“To this end, I serve as one of the British Council Global Changemakers from the age of 16 and have developed community action projects in partnership with other youth from across the world. In 2011 at the age of 21, I was honoured by Women Deliver as the 86th most influential woman in the world.
She said her career trajectory with work in a number of organisations, including Theater for Change, Inter-Aide and UN Women and as a consultant in Gender mainstreaming has been deliberate.
When asked what she enjoys when working with people, Sarah said seeing individual fully embrace their innate gifts and using their acquired knowledge to continue learning and make choices to improve and enjoy their life on their own terms.
She added that Tingathe is supported by the SEGAL family foundation and Imago Dei as well as a number of private donors.
She said there are many people she looks up to, but mostly she looks up to all the people she meets every day.
“Community leaders who are committed to seeing their communities becoming wholesome and healthy, women who strive to do well socio economically for themselves, their families and communities,” she beamed.
For her to be where she is, she attributed to what she termed beautiful people that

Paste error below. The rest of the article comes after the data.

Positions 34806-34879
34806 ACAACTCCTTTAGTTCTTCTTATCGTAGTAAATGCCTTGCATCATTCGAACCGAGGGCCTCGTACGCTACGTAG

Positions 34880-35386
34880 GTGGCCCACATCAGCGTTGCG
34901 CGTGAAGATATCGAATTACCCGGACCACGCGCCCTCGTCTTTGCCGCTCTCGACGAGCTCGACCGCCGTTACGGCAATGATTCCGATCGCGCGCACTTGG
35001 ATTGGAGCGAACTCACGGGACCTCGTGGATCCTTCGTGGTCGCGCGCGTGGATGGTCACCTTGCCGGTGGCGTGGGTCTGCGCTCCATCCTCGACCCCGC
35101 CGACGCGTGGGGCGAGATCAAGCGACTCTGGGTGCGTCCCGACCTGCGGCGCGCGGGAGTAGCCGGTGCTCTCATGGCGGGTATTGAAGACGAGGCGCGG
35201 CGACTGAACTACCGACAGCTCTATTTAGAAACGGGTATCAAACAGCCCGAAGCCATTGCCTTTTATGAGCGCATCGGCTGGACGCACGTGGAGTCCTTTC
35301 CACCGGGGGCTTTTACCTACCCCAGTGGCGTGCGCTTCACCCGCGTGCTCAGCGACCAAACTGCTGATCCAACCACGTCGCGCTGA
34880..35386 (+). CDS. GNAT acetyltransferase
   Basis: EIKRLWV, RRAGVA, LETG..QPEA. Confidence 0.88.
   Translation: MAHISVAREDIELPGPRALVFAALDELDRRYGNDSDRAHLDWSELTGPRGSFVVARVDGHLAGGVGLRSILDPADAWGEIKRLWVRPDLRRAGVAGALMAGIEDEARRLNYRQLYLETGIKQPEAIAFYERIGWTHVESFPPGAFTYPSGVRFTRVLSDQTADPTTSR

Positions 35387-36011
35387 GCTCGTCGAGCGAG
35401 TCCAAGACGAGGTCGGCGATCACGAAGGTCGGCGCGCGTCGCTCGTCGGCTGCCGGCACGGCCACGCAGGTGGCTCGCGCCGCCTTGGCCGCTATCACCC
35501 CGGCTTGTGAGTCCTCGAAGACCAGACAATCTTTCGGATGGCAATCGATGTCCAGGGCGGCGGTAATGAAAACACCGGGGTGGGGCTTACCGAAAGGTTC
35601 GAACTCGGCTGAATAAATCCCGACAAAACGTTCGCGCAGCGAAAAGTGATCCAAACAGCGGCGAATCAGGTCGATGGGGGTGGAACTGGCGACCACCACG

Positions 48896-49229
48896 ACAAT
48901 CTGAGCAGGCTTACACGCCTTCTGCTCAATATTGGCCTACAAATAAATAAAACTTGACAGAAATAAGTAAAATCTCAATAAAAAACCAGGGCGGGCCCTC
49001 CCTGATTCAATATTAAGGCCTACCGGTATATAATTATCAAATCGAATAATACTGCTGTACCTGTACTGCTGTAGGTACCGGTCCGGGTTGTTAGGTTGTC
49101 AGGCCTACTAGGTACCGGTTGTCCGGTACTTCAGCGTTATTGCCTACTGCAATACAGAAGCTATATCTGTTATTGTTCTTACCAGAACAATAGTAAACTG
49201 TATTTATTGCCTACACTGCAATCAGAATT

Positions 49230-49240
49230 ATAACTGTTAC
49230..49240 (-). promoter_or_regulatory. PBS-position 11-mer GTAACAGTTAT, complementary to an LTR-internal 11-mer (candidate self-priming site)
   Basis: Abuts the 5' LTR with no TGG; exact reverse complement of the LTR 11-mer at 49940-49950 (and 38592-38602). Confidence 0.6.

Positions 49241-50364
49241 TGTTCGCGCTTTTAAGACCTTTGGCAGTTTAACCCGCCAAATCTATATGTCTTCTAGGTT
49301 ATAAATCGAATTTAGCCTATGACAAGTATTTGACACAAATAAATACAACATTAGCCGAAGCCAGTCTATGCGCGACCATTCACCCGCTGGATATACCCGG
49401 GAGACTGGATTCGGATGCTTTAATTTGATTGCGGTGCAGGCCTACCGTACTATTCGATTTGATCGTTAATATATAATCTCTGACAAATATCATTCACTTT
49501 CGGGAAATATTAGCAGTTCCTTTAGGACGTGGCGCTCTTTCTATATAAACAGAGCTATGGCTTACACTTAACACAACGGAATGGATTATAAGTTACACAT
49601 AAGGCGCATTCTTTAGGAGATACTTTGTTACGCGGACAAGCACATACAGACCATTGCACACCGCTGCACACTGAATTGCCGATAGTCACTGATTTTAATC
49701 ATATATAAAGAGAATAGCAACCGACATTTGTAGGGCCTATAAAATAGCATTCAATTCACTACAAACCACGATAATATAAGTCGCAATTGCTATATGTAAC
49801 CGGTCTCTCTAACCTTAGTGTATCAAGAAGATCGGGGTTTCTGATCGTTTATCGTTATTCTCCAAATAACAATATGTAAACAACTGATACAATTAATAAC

surrounded her and have faith in humanity as well as the wellbeing of humanity, which is the mission they share.
‘’I try to balance my career with family by prioritising my personal wellbeing and that of my loved ones. I have learned the hard way that pouring from an empty cup doesn’t serve anyone. I try to be disciplined with time towards work and family everyday so that neither suffers. I have made tough choices to try and achieve balance as a wife, mother of three, daughter, sister, aunt and friend. Neither my career nor my family should be neglected and given the much needed attention to both adequately,” she said.
Sarah admitted that along the way she has made mistakes, unreasonable demands on hersel f and took on the unreasonable expectation that she was solely responsible for the success of others.
She forgot sometimes to take care of her mental, physical wellbeing and she collapsed under the weight and learned when to let go of things and when to pursue.
However, some of the hard decisions she made was to dedicate her entire life to being deliberate about who she is and marking the world and others as she goes through this life.
Sarah was born on the January 20 1990 to Mary and Frayer Nkhoma, the last born of six children.
She did her Primary school at the British School of Paris and went to Bishop Mackenzie Secondary School and Mount Sinai International Secondary School.
She later graduated with her bachelor’s degree in education from Mzuzu University in 2010.
Her advice to young girls is to do better and make a difference.
“They should learn to love themse l v e s completely and do good. This way, it’s guaranteed that every day they can change someone for the better, starting with themselves and then with everyone else,” she said.
In her free time, she loves to read, paint, watch bizarre documentaries, laugh with friends and family, listen to interesting music, write, cook, garden, Live and love
Some beneficiaries of Tingathe programmes